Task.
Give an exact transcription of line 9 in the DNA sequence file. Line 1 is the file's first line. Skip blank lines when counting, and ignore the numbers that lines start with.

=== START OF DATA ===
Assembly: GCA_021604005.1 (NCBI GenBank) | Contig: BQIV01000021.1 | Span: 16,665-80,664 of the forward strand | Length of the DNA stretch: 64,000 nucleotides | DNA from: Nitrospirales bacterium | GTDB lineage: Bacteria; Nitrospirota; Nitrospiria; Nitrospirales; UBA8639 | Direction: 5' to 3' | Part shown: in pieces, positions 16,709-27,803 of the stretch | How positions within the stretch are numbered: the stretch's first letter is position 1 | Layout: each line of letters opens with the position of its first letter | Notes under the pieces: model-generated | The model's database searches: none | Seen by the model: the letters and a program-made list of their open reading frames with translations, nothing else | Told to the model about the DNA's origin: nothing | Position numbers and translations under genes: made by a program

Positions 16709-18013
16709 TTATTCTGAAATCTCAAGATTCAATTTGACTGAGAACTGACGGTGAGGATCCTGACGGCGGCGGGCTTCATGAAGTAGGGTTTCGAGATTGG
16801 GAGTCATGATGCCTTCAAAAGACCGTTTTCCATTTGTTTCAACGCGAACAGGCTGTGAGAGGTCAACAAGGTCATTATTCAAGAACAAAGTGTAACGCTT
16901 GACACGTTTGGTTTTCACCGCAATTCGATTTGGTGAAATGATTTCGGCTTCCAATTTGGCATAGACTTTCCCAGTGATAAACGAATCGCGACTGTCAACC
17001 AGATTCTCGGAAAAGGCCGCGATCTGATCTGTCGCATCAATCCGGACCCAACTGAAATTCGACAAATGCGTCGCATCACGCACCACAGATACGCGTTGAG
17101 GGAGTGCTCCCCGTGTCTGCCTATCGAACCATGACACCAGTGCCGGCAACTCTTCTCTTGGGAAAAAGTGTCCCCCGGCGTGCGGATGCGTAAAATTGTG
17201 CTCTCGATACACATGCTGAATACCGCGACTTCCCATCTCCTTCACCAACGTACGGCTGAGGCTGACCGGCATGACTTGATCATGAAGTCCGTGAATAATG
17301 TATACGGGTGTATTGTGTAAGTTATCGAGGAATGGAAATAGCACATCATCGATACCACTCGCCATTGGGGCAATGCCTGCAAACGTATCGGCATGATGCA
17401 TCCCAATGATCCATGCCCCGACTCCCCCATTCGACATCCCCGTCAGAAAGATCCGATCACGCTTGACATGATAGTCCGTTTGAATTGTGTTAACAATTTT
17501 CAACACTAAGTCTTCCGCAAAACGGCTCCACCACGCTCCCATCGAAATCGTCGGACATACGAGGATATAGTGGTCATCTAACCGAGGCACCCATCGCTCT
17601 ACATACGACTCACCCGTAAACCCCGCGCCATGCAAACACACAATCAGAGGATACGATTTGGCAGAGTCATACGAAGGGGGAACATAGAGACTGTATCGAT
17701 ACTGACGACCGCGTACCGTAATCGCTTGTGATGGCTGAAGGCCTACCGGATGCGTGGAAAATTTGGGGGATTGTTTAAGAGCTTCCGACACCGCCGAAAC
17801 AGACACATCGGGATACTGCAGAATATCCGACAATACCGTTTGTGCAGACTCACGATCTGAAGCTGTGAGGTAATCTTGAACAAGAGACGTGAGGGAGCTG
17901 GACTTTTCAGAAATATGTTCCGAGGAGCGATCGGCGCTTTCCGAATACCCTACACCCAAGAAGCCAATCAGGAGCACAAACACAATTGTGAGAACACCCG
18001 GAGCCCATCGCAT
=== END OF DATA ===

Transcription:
17301 TATACGGGTGTATTGTGTAAGTTATCGAGGAATGGAAATAGCACATCATCGATACCACTCGCCATTGGGGCAATGCCTGCAAACGTATCGGCATGATGCA